Newcomers’ Guide 2016

The Newcomers’ Guide to Portland 2016

The Official Guide for Those New to Portland, Who Don’t Know a Single Goddamn Thing.

People You Should Know

Portland Newbies? Meet the Portland Oldies (Who Are Totally Doing Rad Stuff)

How to Trick Someone into Letting You Live with Them

Appear to Be a Good Housemate with These Six Simple Secrets

Meet Your POC Communities

Your People Are Here, and Here’s Where to Find Them

Know Your Portland Beers!

You’re a Portlander Now—Drink Like It

Don’t Be a Dope About Legal Weed

The Newcomers’ Guide to Oregon Pot Laws

Hey... Newbie’s Gotta Eat!

Navigating Portland’s Grocery Stores Like a Local

Mass Transit: Reviewed

Succinct Critiques of the City’s More Popular Mass Transit Routes

These Parks Are Okay

Responding to Portland’s Worst Public Park Yelp Reviews

Fashion Do’s and Don’t You Dares

A Newbie’s Guide to Dressing in Portland

Where to See a Play (Without Wanting to Murder Oneself)

Shut Up! It Can Be Done, and Your Date Will Be So Impressed

New Portland Food for New Portland Humans

Eat These Dishes to Get a Taste for the Town

A Newcomer, Helping Newcomers

Advice from Someone Who Doesn’t Know What He’s Talking About

IN THE CITY OF ROSES, you’ll find many of the comforts of wherever you came from—just a tad different. Here’s a handy guide to grocery shopping in your new hometown!

If You’re Used to Kroger

Shop at Fred Meyer. It’s been a Portland institution since the 1920s, and although the chain is owned by Kroger, it maintains a distinct regional identity. Some locations maintain the “one-stop shopping” model, so if shopping at Walmart gives you the willies, you can “find it at Freddy’s” instead. If you don’t mind a smaller store, Kroger-owned QFC is another good bet.

If You’re Used to Whole Foods

Shop at New Seasons or Zupan’s. Both chains are locally owned, so if you’re gonna spend $20 on three kale leaves and eight ounces of kombucha, at least your money stays in the community.

If You’re a Hippie

Crunchy types can get what they need at any of our co-ops, like People’s, Know Thy Food, Alberta Co-Op, Food Front, or the all-vegan Food Fight! Grocery. To take full advantage of the program, work shifts for a discount. You might find your new tribe while you’re at it.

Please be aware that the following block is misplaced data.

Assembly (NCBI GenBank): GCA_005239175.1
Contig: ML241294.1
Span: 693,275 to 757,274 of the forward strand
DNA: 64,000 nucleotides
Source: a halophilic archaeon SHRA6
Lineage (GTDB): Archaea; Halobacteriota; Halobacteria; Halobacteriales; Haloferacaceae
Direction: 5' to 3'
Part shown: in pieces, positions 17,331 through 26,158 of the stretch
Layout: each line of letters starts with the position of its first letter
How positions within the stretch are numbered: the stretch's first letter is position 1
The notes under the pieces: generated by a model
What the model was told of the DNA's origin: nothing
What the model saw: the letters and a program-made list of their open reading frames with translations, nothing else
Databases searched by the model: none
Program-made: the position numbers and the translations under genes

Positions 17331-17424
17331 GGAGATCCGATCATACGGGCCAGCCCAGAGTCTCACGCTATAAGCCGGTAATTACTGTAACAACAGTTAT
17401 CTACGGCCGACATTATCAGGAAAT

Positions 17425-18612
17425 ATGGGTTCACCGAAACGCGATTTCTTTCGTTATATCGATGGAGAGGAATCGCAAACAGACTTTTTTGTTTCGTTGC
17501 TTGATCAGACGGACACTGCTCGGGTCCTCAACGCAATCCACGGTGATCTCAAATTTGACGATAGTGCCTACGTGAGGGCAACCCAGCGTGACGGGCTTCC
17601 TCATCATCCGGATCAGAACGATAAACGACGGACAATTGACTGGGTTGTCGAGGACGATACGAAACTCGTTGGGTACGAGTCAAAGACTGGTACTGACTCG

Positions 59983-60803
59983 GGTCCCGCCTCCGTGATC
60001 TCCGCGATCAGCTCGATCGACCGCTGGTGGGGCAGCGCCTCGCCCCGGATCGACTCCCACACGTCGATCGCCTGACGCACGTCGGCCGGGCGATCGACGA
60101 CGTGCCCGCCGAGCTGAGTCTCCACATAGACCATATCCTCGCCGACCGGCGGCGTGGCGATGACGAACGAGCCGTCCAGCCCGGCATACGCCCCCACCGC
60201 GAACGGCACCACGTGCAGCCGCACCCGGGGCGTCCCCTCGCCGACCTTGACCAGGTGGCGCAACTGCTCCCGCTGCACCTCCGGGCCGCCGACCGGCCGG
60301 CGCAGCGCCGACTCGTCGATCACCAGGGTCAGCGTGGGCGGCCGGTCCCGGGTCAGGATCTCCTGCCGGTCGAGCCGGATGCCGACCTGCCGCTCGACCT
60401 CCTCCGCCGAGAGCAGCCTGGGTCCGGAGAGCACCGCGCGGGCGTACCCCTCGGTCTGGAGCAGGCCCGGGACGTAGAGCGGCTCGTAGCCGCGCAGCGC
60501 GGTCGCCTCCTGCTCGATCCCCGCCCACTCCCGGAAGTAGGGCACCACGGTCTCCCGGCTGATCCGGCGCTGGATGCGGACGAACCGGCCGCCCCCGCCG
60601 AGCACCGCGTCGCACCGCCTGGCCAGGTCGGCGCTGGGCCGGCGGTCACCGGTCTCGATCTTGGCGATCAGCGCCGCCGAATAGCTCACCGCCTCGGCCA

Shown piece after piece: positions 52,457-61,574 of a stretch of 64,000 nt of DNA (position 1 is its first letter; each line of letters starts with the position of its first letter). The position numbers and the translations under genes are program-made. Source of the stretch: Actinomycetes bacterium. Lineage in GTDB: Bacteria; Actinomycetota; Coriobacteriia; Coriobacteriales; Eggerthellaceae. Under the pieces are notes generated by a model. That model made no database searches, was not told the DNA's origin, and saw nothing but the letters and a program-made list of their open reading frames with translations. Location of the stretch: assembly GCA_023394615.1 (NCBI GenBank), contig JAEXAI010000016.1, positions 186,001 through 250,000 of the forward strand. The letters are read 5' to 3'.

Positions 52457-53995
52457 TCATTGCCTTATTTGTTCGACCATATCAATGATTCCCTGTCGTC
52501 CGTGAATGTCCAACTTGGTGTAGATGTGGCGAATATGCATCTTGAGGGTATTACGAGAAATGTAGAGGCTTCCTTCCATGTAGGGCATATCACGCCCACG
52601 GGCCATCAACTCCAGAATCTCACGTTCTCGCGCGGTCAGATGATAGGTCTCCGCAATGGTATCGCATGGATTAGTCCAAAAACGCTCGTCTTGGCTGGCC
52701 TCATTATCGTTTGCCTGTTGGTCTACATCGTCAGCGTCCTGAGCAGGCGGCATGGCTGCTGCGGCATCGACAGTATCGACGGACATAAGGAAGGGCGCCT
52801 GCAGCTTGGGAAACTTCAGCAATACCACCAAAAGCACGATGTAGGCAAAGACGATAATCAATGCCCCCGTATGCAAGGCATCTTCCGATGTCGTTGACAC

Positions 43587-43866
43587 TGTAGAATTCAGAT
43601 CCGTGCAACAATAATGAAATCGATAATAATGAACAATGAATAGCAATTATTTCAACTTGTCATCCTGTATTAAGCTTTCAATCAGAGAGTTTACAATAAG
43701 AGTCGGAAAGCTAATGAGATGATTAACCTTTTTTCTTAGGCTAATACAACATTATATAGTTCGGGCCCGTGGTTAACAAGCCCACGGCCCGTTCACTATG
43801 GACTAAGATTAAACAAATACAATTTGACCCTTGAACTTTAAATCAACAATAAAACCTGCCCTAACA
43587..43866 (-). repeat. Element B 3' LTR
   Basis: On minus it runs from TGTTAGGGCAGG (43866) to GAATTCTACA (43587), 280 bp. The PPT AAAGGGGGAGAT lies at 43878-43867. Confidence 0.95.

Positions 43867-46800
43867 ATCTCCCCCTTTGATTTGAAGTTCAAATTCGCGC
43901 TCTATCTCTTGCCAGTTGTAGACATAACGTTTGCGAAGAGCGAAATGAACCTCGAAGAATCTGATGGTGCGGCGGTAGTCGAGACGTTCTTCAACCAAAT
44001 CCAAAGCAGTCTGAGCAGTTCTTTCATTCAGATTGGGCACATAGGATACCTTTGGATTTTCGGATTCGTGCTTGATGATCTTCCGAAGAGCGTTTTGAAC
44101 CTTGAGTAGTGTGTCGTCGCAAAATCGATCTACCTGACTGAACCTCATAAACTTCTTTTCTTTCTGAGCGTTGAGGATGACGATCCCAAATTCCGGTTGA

If You’re a Bougie Gourmet

If you’re feeling flush with cash or just need something special, shop at Sheridan Fruit Company, Providore Fine Foods (formerly Pastaworks), or City Market NW (the other Pastaworks). Each of these have well-stocked meat cases and a lovely selection of shit like endangered cardoon pollen and pasta in shapes that will blow your fucking mind.

If You’re a Bargain Shopper

Grocery Outlet is your new best friend. It’s kind of a crapshoot what they’ll have in stock, but you can always find cheap wine and basics. Hit WinCo for their bulk bins and an impressive selection of Latino produce, plus all your warehouse-sized staples without schlepping it out to Costco.

If You Need Ethnic Ingredients

Don’t need everything organic? Another secret for saving cash is to hit the Asian markets for produce and noodles. Locally made tofu is readily available for a song, and you’ll find a great selection of hot sauces and spices. (I buy all my peppercorns and bay leaves from Chinese markets.) Hong Phat and Fubonn are the big ones, but don’t skip smaller markets like An Dong and Vien Lao. Paldo and Boo Han have your Korean items covered (including ready-made deli foods).

For Mexican ingredients, Portland Mercado has great range, but there’s also Tienda el Campesino. Tienda Santa Cruz and Panaderia Mexicana Cinco de Mayo even have taquerias inside! Halal markets are all over the place, too, especially in Northeast.

For Russian and Slavic groceries, hit Overseas Taste (great pickles and smoked chicken thighs), Roman Russian Market (hit the adjika aisle and the bread in the back), or Good Neighbor (great cheeses). They don’t actually give a fuck if you can speak any Russian or not, but if you’re polite they won’t be too curt with you.